It’s easy to think that the electronic innovations in rock came mostly from people like Brian Eno, Kraftwerk or Gary Numan. While its true that they were early pioneers and sometimes pop trailblazers, there were many others sandwiched somewhere in between their accomplishments during the ’70s.
Gary Wright was one of those in-between artist who scored a few hits, most notably with “Dream Weaver” in 1976. That song used electronic keyboards and was one of my earliest memories of hearing what then seemed like far out space music, compared to the Barry Manalow and Barbra Streisand coming from my AM radio.
Fast forward a few years to the beginning of the ’80s and the second English invasion was just starting to get underway. Synthesizer based music was beginning to dominate the charts. Wright was still around releasing music in the intervening years after “Dream Weaver”, but he only had modest success. Many people simply forgot his contribution or like me, had no ideal how extensive his career had been before they heard him on the radio.
That song was likely to have been “I Really Want to Know You” from The Wright Place, his 6th album. That album continued the funky and sometimes bizarre blend of adult contemporary with bits of ’70s styled prog rock. Wright had worked with people like Ringo Starr, George Harrison and even fronted a few bands who were mostly linked to the late ’60s or early ’70s.
Much of that pre-disco sheen remained on The Wright Place. The one hit single “I Really Want to Know You” was almost funky with its electronic heavy melody and fretless bass. The dreamy vocal style, or at least Wright’s lyrics seemed rooted in outdated hippie ideals of higher consciousness awareness, whereas much of the pop landscape had moved on to more political subject matter (fear of the bomb). Although behind the curve in some ways, The Wright Place came at a time when MTV was just coming along – putting it in the vanguard of video exposure.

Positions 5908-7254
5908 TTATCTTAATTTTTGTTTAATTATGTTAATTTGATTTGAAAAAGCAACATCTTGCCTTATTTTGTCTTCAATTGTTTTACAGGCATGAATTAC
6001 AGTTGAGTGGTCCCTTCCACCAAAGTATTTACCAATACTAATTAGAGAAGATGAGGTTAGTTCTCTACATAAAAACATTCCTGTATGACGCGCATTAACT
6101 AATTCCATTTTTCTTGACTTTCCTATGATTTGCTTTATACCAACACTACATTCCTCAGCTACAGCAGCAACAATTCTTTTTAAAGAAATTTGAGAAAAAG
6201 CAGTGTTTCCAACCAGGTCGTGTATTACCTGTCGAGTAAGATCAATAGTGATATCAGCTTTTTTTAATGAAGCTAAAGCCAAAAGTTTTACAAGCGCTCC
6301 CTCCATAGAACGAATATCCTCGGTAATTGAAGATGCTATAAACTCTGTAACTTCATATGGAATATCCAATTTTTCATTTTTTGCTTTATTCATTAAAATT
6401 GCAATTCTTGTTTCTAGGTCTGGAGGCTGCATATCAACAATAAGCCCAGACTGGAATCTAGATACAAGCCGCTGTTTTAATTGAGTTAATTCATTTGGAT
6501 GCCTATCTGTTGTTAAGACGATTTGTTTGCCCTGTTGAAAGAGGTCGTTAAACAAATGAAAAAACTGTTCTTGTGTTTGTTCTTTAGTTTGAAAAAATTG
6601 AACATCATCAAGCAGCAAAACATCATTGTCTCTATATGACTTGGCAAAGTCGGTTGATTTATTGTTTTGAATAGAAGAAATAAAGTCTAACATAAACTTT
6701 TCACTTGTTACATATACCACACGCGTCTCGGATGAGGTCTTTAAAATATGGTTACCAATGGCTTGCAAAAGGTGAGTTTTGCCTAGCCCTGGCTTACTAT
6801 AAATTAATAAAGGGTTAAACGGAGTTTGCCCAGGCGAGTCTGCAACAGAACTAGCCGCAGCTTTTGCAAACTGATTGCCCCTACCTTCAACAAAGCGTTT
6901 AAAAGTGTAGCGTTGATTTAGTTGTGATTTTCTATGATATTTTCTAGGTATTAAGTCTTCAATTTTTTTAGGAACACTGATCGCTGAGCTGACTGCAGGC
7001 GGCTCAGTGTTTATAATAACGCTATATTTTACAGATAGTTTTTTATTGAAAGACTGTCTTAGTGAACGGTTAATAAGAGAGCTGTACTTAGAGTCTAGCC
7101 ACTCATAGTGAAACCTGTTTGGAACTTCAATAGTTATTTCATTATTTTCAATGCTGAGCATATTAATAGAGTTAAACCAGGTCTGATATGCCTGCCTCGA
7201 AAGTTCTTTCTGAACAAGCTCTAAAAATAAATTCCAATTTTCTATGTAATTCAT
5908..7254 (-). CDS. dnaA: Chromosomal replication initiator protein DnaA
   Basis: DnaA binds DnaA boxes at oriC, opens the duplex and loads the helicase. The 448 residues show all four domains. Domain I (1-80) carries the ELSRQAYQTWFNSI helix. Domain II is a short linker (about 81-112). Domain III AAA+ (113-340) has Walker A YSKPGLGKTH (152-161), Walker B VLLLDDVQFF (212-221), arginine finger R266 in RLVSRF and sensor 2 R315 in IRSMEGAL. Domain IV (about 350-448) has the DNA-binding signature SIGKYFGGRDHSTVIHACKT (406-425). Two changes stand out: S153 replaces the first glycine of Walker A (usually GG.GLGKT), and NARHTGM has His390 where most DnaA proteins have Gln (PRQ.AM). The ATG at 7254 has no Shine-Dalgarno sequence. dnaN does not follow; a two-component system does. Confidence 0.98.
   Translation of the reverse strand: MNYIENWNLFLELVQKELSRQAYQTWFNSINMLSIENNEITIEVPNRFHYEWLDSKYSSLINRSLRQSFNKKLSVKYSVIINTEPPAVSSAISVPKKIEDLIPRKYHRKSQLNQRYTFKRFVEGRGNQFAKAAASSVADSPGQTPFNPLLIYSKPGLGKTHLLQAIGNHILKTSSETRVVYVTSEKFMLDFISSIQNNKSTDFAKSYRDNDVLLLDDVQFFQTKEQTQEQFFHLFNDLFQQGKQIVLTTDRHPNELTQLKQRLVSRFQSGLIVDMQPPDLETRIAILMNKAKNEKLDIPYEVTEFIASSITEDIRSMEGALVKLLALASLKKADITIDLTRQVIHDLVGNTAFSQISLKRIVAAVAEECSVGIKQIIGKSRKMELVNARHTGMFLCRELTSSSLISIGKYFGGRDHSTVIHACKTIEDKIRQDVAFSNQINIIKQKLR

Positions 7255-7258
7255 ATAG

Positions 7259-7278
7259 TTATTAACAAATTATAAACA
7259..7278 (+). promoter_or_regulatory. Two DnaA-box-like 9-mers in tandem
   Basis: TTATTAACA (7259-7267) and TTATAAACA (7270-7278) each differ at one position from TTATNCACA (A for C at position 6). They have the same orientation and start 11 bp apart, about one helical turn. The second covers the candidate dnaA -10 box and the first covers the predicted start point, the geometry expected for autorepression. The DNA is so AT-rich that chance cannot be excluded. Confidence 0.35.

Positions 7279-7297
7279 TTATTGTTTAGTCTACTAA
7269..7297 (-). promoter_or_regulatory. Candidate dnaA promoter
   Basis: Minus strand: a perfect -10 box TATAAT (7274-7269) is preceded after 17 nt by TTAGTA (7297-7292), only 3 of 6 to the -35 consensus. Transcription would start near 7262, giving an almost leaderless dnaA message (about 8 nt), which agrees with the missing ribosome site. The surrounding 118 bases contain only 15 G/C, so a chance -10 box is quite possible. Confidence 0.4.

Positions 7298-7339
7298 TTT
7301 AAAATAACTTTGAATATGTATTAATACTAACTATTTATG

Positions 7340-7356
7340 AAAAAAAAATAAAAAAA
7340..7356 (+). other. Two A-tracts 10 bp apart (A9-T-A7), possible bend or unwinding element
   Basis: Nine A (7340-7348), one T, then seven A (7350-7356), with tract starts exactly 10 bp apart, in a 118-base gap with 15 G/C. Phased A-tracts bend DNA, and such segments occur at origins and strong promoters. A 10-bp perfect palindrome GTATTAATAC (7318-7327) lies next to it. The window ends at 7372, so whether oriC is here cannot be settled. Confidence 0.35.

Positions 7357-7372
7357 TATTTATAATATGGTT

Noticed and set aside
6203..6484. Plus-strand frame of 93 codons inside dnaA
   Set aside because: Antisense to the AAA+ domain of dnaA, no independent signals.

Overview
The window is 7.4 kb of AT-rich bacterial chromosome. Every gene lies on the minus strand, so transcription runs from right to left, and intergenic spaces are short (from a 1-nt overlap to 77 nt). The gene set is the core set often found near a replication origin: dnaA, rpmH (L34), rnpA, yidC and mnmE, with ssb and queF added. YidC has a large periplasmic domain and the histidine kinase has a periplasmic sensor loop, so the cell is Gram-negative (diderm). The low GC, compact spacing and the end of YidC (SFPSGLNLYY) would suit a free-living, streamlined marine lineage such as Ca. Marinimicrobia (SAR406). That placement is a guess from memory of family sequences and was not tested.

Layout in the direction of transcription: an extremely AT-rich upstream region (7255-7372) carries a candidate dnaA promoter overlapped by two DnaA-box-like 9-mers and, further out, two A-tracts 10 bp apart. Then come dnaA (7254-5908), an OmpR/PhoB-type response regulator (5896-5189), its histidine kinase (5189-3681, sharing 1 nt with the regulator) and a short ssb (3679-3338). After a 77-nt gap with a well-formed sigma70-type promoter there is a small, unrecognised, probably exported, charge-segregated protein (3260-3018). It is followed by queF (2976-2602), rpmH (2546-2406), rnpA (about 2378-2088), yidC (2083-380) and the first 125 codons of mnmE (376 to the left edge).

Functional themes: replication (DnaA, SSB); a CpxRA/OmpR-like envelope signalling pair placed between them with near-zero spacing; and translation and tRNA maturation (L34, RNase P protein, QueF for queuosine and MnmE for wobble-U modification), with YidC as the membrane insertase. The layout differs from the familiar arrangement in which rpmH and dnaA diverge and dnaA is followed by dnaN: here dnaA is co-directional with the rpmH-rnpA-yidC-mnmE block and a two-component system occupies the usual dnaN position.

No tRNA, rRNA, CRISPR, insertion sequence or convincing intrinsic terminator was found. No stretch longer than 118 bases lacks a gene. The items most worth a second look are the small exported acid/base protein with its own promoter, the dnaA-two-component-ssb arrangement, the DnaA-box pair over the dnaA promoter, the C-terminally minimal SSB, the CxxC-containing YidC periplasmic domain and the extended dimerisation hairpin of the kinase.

The video for “I Really Want to Know You” was featured heavily on the new network’s rotation simply because there were so few concept driven clips in those early years. In effect, it gave the song a half-life a good two years or so after its initial release. The modern soft funk heard on “I Really…” might have had a counterpart on the suprisingly modern and funky “Comin’ Apart”. Beyond that, the album sounded like a less rhythmic Robert Palmer coming to terms with a digital world while holding on to some hippie sensibilities.
Even when new the neo psychedelic electronica of The Wright Place seemed vaguely dated, it was different from the sci-fi conventions in new romantic and new wave pop. Like a ’70s science fiction film The Wright Place was futuristic, yet seems hopelessly dated now (even a bit when new). Its conflicting influences of prog rock, blues and new wave made it a kind of dark horse of the otherwise post-disco influenced adult contemporary scene. It still sounds odd today, but that’s part of what makes it so interesting. Where else would you find an otherwise awkward hybrid of styles that come together with soulful vocals that are usually associated people like Hall and
It still sounds odd today, but that’s part of what makes it so interesting. Where else would you find an otherwise awkward hybrid of styles that come together with soulful vocals that are usually associated people like Hall and Oats?
Gary Wright continues to record but had no hits since The Wright Place was released more than 30 years ago. A re-recorded version of “Dream Weaver”, his biggest hit was made for the film Wayne’s World (primarily for its kitsch value) in 1992. Though millions heard “Dream Weaver” probably for the first time, it did little to renew interest in albums like The Wright Place. That’s unfortunate because his contributions to electronic music will likely continue to be ignored or forgotten.